Between 1995 and 2000, average rents increased by 26 percent in Finland and 42 percent in the capital Helsinki, and they have since risen on average by 2 and 3 percent per year respectively, according to a survey by the Finnish Property Owners’ Association. While the deregulation did stimulate increased private investment, this fell far short of increased demand and present-day Finland faces a severe shortage of rental accommodation. This shortage comes in spite of the Finnish state’s mass social-housing program and system of rent subsidies — a system that currently does not exist in Sweden, in large part due to the long-term successes of the collective bargaining model.

The Finnish example, coupled with similar housing crises elsewhere in Europe, pours cold water on claims that market rents are necessary to stimulate investment and boost supply. Such proposals betray a willful lack of political imagination and a set of priorities that places the interests of capital over those of the public good. Alternative solutions to the current shortage of rental stock could be addressed through a plethora of other means, including a mass state-driven house-building plan akin to the Million Dwellings Program or incentives to private investment.

What Comes Next

With the no-confidence motion passed, Löfven has until Monday to decide whether to resign as prime minister, in which case the speaker of parliament would investigate which parties could form a new coalition, or call a new election, to take place by the end of September.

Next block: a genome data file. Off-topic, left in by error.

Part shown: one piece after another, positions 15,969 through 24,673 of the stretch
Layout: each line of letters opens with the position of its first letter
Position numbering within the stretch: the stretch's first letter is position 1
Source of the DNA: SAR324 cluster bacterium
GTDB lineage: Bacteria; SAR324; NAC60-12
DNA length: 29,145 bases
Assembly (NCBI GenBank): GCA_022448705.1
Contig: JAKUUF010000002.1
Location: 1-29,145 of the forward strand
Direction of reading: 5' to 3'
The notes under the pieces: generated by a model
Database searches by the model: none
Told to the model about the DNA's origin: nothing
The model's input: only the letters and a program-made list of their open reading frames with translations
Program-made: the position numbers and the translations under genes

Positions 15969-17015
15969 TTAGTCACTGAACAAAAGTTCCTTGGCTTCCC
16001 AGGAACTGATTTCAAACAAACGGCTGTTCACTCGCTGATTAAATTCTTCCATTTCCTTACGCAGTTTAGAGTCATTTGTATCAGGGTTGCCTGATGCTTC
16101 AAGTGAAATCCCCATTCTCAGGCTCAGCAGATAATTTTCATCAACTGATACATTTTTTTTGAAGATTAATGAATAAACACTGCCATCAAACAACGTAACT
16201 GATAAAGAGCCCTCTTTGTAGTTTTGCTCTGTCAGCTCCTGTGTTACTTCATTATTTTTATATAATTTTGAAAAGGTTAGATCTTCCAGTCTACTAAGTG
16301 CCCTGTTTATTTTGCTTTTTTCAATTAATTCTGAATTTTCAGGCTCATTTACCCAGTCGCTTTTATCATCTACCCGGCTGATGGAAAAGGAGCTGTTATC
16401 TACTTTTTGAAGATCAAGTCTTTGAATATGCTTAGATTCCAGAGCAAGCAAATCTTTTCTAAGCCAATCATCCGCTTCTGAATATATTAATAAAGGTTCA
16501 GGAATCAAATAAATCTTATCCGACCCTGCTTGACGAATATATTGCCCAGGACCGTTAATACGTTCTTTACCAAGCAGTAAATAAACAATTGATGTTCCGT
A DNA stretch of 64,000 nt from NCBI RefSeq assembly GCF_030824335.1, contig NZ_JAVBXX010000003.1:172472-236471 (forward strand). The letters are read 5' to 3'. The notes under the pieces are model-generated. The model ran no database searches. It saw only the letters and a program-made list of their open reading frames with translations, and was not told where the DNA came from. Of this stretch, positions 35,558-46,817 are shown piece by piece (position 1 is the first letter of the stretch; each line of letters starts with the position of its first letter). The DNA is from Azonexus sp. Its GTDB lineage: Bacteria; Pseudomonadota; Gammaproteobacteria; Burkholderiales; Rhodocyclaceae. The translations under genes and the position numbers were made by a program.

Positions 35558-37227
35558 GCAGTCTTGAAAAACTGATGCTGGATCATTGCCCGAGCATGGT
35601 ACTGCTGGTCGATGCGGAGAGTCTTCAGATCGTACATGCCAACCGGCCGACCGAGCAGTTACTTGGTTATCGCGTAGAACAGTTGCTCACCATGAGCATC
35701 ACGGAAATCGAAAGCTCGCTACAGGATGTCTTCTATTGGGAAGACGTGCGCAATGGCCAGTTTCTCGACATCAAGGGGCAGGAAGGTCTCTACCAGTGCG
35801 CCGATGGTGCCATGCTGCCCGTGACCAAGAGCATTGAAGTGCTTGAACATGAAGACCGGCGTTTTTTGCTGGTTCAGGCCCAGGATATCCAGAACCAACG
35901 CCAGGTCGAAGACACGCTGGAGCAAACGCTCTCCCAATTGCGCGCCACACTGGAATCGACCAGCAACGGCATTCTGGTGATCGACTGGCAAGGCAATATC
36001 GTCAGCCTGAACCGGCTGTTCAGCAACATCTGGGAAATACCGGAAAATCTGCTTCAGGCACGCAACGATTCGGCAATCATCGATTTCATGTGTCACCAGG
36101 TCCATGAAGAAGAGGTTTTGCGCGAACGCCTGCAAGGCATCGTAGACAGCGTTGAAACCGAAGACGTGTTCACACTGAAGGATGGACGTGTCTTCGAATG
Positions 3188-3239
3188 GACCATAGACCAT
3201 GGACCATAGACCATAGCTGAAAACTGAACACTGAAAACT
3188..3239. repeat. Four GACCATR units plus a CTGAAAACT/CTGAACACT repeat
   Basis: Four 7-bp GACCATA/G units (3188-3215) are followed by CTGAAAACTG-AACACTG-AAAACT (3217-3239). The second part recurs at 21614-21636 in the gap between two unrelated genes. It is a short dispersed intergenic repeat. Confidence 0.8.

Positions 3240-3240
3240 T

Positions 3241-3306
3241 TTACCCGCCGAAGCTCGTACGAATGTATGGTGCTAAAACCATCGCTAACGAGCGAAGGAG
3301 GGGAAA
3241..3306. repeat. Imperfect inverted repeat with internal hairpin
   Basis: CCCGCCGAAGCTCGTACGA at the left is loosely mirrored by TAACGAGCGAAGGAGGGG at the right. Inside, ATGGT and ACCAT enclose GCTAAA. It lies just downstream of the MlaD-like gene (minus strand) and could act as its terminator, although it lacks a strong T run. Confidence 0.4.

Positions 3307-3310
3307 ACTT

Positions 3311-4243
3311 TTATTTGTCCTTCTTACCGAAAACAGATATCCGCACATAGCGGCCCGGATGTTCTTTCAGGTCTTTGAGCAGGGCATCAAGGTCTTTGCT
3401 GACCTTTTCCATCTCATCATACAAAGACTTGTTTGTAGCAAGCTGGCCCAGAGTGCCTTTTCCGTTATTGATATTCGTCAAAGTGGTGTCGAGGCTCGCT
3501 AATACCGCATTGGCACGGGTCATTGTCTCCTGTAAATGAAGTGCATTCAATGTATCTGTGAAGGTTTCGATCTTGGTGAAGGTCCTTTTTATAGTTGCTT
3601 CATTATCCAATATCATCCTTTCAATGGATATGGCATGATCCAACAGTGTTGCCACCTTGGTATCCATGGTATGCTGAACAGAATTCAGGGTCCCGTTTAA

With intense political fragmentation and the outcome of fresh elections highly unpredictable, establishing any viable new coalition appears extremely difficult. Possible outcomes include an expanded version of the current coalition bringing together the Social Democrats, the Green Party, the Centre Party, and the Left Party, a grand coalition of center-left and center-right that excludes the Sweden Democrats, or a minority right-wing government of the Moderates and Sweden Democrats.

Faced with such a threat, the Left Party’s decision to back the no-confidence vote has been met with scorn by many leading Social Democrats. Yet this sentiment is not uniform among the Social Democrats, as Daniel Suhonen — cofounder of the left-wing Reformisterna movement within the party — told Jacobin.

“I understand the Left Party, they have been run over by the government and, for their own survival, they had to act,” Suhonen comments. “The real responsibility for this extremely unnecessary crisis lies with the Liberals and Centre Party who opposed all changes to the January Agreement and with the Social Democrats who completely misjudged the situation and refused to negotiate.”

For Suhonen, who is also head of the think tank Katalys, “There are now two alternatives, either the governing coalition cooperates to solve the situation or we face an election where the Right may very well win power with the Sweden Democrats.”

The stakes remain very high. There is a real sense in which this intervention has brought forward a situation that would have inevitably emerged in the scheduled September 2022 general election. Yet this way, the housing issue rather than crime or immigration figures center stage.

“I think the lesson is to pick fights on the issues that really impact people’s lives and working conditions, like rent and wages,” the Left Party’s Hanna Gedin told Jacobin. “What we find when these issues really dominate the public discussion is that the right-wing parties and Sweden Democrats have nothing to offer — and that on these issues we can engage with people who are normally supporters of the Right.”